Today is the birthday of Harry Rickards (Henry Benjamin Leete, 1843-1911).
A native Londoner, Rickards apprenticed to be an engineer like his father, but took to comic singing in the halls and pantomime, much against his parents’ wishes. By 1871 he had established enough of a reputation that he risked a voyage to Australia, and this was the making of his career. Rickards was to be a giant of both the English and Australian music halls for the rest of his life, but he was especially important down under, for it was he who had founded and built up the famous Tivoli Circuit, headquartered in Sydney, after 1893. The Tivoli Circuit played not only Australian and British talent, but employed many an American vaudevillian as well, and was to continue to do so well after American vaudeville died, at least until the 1950s.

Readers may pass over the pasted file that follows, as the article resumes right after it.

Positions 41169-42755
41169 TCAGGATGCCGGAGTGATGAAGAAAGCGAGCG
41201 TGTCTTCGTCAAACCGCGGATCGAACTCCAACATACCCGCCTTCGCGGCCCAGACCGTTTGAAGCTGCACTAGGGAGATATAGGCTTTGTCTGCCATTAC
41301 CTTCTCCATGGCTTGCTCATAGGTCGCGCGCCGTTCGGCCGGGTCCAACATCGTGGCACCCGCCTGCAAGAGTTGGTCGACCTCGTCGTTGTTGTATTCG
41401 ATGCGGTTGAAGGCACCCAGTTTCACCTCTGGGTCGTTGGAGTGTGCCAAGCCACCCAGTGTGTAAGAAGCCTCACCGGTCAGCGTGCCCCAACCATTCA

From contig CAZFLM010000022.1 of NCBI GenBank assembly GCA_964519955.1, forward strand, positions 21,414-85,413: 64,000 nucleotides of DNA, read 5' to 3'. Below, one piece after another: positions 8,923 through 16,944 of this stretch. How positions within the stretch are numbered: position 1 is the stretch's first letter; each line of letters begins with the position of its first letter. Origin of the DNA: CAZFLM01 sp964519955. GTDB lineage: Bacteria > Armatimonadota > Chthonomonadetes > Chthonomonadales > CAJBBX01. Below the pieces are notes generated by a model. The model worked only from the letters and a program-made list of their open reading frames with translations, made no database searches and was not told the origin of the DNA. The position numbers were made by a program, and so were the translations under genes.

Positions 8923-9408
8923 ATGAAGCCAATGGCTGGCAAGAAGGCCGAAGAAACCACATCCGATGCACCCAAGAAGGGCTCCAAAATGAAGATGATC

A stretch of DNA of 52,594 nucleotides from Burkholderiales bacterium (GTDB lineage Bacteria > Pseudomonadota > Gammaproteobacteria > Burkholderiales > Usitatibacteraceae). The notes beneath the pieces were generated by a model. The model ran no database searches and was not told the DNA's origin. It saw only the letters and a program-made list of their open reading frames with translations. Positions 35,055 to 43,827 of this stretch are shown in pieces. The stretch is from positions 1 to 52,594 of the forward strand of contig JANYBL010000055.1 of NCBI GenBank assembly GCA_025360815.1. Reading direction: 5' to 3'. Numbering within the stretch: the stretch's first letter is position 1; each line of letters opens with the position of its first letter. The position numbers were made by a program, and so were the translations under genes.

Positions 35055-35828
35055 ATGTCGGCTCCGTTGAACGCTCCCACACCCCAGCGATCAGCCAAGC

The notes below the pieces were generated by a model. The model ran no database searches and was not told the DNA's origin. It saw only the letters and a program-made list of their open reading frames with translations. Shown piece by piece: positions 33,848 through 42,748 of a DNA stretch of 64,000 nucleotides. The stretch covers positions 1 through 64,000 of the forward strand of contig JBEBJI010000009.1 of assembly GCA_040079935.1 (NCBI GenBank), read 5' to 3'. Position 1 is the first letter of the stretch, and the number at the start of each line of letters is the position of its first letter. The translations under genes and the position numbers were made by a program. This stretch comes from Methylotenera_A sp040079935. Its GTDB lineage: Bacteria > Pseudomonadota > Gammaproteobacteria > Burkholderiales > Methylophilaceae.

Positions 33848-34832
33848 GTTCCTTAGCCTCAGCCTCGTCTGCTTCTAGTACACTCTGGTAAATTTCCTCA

To find out more about show business past and present, consult No Applause, Just Throw Money: The Book That Made Vaudeville Famous, available at Amazon, Barnes and Noble, and wherever nutty books are sold.